As described more fully in Chapters 4 and 6, the following
1. Past Medical History including previous surgeries, reproductive history, current medical problems, and the like.
2. Family History in terms of thyroid, cardiovascular and other problems is also important.
3. Current Medicines considered in terms of how they may interact with thyroid medicine, and in terms of whether or not they might be contributing to the symptoms, if not the problem.
4. Patient’s Complaints, when they started, and under what circumstances they improved or worsened are also important. When the symptoms come on together, it is more likely that they are related.
5. Body Temperature Patterns are extremely useful in helping to predict whether or not a patient’s symptoms may respond to the WT3 protocol.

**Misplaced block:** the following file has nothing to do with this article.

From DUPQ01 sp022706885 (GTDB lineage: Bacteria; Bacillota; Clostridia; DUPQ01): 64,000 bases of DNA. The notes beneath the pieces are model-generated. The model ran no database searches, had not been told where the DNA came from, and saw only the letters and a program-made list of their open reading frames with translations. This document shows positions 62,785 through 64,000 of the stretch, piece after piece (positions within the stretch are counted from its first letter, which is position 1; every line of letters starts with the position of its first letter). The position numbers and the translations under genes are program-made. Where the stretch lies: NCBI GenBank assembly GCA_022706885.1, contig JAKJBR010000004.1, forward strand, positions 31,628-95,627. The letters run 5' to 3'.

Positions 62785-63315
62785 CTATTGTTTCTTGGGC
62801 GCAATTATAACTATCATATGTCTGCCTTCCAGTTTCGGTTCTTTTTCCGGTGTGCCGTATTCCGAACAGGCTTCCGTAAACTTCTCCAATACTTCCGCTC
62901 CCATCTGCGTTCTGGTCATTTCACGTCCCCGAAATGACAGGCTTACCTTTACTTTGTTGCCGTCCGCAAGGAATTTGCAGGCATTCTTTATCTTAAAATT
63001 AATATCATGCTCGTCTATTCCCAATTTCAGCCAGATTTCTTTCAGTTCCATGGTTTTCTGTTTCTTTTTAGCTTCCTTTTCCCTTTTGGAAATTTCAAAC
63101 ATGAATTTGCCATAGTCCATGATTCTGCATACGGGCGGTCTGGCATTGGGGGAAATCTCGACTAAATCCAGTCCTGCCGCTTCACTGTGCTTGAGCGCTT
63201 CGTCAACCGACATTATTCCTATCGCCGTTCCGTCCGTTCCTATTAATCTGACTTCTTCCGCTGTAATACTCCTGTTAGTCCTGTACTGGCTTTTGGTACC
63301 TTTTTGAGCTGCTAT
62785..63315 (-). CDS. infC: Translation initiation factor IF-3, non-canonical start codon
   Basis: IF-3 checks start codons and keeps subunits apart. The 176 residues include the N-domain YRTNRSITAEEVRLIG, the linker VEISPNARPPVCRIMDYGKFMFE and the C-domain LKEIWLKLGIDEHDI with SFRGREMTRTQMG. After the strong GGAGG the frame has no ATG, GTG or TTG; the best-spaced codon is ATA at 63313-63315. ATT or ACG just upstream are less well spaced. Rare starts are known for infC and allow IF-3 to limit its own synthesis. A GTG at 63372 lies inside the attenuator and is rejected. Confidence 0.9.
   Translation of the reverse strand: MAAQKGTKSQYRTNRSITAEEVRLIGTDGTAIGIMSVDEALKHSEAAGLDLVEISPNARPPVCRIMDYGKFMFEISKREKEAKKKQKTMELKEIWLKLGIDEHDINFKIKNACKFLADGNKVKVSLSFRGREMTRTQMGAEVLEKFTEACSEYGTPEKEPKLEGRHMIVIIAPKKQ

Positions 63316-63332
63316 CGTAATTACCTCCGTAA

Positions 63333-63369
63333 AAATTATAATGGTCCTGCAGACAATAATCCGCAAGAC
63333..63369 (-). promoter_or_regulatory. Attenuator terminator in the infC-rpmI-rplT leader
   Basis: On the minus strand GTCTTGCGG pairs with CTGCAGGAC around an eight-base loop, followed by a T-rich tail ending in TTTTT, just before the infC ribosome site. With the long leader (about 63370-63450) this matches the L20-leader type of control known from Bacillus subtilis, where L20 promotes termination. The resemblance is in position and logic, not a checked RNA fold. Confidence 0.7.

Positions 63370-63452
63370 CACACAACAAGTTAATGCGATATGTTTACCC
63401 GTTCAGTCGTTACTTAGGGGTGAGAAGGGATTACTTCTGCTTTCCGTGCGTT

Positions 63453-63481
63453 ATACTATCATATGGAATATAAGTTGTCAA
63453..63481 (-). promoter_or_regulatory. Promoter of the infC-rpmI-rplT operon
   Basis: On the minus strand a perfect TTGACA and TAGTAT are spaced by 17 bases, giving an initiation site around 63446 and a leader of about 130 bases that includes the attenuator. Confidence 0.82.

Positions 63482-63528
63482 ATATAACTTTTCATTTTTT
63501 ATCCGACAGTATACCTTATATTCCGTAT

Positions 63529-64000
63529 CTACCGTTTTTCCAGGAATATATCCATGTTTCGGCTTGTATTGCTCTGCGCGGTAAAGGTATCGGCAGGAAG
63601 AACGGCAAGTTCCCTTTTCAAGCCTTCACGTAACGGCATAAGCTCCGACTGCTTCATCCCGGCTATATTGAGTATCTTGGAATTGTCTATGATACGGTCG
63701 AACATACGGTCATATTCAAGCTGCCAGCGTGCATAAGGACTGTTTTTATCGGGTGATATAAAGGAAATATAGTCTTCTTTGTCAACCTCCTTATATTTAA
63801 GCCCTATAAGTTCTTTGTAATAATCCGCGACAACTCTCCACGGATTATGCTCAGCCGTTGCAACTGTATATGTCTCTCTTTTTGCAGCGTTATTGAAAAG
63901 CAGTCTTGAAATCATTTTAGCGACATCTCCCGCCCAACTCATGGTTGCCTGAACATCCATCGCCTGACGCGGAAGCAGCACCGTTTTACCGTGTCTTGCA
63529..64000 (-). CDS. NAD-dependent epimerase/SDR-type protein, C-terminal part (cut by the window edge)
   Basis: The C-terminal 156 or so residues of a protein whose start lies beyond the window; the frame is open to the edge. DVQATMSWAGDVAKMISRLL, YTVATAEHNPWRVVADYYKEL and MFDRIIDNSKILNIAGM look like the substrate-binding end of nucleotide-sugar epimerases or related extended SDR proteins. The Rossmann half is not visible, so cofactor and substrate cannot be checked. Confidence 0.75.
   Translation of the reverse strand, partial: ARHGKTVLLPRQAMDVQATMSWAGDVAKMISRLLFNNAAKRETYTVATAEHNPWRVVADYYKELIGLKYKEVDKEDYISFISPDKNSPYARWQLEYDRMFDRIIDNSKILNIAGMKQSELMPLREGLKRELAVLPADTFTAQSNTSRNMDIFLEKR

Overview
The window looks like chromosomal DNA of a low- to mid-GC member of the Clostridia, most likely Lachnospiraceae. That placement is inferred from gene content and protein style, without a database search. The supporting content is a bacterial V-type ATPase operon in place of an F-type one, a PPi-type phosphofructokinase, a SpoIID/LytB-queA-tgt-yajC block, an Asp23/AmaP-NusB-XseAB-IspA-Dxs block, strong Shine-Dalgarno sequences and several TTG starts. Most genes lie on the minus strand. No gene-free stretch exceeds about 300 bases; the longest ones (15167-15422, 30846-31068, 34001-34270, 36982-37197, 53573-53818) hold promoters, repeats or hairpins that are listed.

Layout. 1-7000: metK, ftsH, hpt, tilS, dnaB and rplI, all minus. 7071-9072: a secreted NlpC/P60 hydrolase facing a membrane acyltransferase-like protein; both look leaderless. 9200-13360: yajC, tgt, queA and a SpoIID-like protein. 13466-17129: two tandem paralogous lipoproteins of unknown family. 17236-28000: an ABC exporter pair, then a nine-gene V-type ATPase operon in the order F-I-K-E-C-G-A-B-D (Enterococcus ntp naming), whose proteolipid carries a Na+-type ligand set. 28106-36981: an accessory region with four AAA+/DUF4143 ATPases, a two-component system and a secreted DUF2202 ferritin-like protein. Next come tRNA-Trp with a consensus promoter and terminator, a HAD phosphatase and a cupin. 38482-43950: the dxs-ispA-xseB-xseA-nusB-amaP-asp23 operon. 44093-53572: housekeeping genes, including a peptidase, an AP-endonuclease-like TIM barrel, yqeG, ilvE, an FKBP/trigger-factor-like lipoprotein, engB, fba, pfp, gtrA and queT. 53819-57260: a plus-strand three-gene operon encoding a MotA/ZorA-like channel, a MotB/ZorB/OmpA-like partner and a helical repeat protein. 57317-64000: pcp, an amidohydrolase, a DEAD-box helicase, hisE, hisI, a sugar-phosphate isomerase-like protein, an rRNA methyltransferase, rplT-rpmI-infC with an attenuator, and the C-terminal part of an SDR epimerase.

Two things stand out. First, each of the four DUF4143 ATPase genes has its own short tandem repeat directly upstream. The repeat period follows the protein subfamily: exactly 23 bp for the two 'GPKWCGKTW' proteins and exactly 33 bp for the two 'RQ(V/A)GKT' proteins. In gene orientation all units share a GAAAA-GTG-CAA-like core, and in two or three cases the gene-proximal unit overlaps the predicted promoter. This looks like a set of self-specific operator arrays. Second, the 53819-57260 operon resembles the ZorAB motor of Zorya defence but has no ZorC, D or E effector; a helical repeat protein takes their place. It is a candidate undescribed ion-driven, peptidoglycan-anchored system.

6. Nationality or heritage can be like the icing on the cake.
If no other apparent cause of the symptoms can be found, then one might consider the WT3 protocol. Useful tests for this purpose include multichemistry tests, complete blood count, EKG, and even ANA, SED rates and possibly others when indicated. Thyroid hormone blood tests (including T4, TSH, Total T3 RadioImmuno Assay (RIA), Total RT3 RIA) are recommended to rule out other obvious causes of DTSF, and as a baseline to which later tests can be compared.